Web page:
- This is an inexpensive mic
- Provides high-quality performance
- Cardioid pattern reduces background noise
- Easy-to-hold design
- Gain needs to be boosted to be usable
#3 MXL 770X Condenser Mic Package
This package not only comes with a high-quality condenser microphone but also comes with a number of accessories which can be used to set it up and use it. This package comes with a 20-foot XLR cable, a shock mount with an integrated pop filter and of course, the 770X microphone. The microphone has a switchable polar pattern that can pick up sound in the Cardioid, omnidirectional and figure-eight polar patterns to give the user options. If there’s one drawback to this mic, it’s the fact that it doesn’t come with a mic stand, although it can be hung to be used.
- Produces professional results
- Has a shock mount with a pop filter
- Has switchable polar patterns
- Has a high-quality design
- Doesn’t come with a mic stand
#2 Shure SM58S Vocal Microphone
This vocal microphone has a natural feel to it and is made from quality components, so it’s sure to hold up to heavy use. Although the on/off switch is a little too easy to switch while holding the mic, it does give the singer the option of turning the mic off while on stage. It has a built-in wind and pop filter, has a frequency response of 50 to 15,000 Hz and has a pneumatic shock-mount system that cuts down on noise while it’s being handled. This unit also has a Cardioid pickup pattern that isolates the singer’s voice and reduces background noise for a professional sounding result.
- Produces professional results
- The microphone has a natural feel to it
- The mic is extremely durable
- It’s inexpensive
- On/off switch is too easy to accidentally switch
#1 Sennheiser e935 Handheld Microphone
This high-quality microphone is manufactured in Germany from quality components and is designed to be used as a stage microphone. It has an extremely bright sound, which may be good for live performances but may not be ideal for studio performances. It’s also extremely sensitive, even though it has a Cardioid pickup pattern. This mic has a shock-mounted capsule to reduce handling noise and is made with neodymium ferrous magnets, so it stays stable regardless of whether it’s used in a humid climate or not. It also has a metal construction that makes it extremely durable. All things considered, it’s just one of the best vocal mics available.
- Has a high-quality design
- This microphone is extremely durable
- Ideal for live performances
- Has a reasonable price
- The sound is a bit bright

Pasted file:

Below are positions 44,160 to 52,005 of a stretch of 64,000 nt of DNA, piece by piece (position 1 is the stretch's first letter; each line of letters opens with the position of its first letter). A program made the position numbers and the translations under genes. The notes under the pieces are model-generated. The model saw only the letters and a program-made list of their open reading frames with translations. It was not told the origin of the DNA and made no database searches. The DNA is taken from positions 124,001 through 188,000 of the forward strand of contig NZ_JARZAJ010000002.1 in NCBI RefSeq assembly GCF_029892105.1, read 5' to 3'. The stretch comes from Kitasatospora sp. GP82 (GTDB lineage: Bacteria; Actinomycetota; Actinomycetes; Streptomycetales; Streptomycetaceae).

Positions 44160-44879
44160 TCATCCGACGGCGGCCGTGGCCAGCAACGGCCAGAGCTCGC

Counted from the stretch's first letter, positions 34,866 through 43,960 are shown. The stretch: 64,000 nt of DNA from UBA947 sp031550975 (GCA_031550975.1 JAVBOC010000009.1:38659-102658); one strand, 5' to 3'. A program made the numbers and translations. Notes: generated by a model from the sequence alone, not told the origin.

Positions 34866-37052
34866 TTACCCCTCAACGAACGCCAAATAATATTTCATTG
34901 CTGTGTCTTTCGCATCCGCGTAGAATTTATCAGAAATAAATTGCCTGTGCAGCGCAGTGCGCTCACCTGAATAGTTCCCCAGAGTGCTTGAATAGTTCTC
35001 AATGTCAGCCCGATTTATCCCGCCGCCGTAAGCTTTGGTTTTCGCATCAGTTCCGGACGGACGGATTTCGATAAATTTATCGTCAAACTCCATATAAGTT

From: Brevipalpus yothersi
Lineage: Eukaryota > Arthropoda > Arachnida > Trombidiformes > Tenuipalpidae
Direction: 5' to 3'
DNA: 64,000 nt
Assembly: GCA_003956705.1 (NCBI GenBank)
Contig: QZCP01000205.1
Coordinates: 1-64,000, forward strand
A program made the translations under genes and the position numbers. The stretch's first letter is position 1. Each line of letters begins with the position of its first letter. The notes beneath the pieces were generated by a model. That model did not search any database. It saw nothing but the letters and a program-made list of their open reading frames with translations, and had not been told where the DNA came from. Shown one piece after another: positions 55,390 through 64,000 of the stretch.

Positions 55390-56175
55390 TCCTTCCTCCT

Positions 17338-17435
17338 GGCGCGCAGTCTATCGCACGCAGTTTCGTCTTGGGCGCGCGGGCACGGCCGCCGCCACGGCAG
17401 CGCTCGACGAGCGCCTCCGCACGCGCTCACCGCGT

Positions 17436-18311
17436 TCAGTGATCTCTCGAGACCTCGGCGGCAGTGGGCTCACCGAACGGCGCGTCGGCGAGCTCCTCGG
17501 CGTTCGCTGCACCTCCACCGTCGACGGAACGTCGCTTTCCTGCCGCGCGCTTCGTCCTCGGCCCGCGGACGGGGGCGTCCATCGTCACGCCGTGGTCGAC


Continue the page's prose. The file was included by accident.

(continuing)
More products also worth checking out:
Vocal Mic Buying Guide
You can have the best voice in the world, and it wouldn’t matter if you used a microphone that ended up flattening out when you sang into it. That’s why it’s important to find the best vocal mic for you and your singing style. Towards that end, we have a few suggestions to offer that should be considered before buying your next microphone.
Types of Microphones
Most of the microphones for vocals that are available nowadays can be broken down into one of three different groups. There are Dynamic Mics, Condenser Mics, and Ribbon Mics. Each of these microphones has their benefits and their drawbacks, so let’s take a closer look at each type to get a feel of what these microphones are capable of offering to a singer. Since dynamic and condenser mics are the most prevalent, those are the microphones we’re going to concentrate upon. We’ll save an examination of ribbon mics for another article.
Dynamic microphones are constructed using a diaphragm, a magnet and a coil of wire. When the singer sings into the microphone, it vibrates this diaphragm, and this causes the wire coil to move in relation to the magnet. This movement then causes an electrical charge to develop in the coil, which is then reproduced by a speaker or saved to another device for recording. This design gives the dynamic microphone some distinctive benefits and drawbacks as we’ve listed below.
- They hold up well to frequent use
- They can handle loud volumes without flattening out or distorting
- They generate a high-gain audio signal
- Aren’t as sensitive for picking up vocal variances
Condenser microphones work a bit differently than dynamic mics. These microphones use two plates and a condenser for their core components. One plate is lightweight and acts as the diaphragm, and the other plate is stationary. When the singer sings into this microphone, the lightweight plate vibrates and changes its distance from the other plate. This distance between the plates creates an electrical field which changes the capacitance of the capacitor. Below are the pros and cons of this particular setup.
- Provides an extremely strong signal
- They are more responsive than dynamic microphones
- They are more sensitive than dynamic microphones
- Sound can distort under a heavy sound load
- They aren’t as durable as dynamic mics
Mic Polar Patterns
Another thing to consider before buying a microphone is the polar pattern of the microphone. When it comes to polar patterns, there are four different types: Omni-Directional, Cardioid, Hyper-Cardioid, and Shotgun polar patterns. Each of these patterns will be dependent on how the microphone is going to be used. If you want to capture sound from around the circumference of the microphone, then an omnidirectional mic would be used. If you only want the mic to pick up the sound from one direction, then you would want a Cardioid or Hyper-Cardioid polar pattern. Most singers choose a microphone with either a Cardioid or Hyper-Cardioid, but once again, this decision has to be informed by how the microphone is used.
Other Things to Consider
Of course, the above microphone specifications are only the basic things to consider. There are a variety of other things to consider, and some of these considerations could fill up a book on electrical sound engineering, so not everyone is going to want to delve into the specifics. Below are some other things the buyer may want to consider before buying a microphone for vocals.
- Mic Diaphragm Size
- Mic Sensitivity
- Mic Frequency Response
- Sound Variance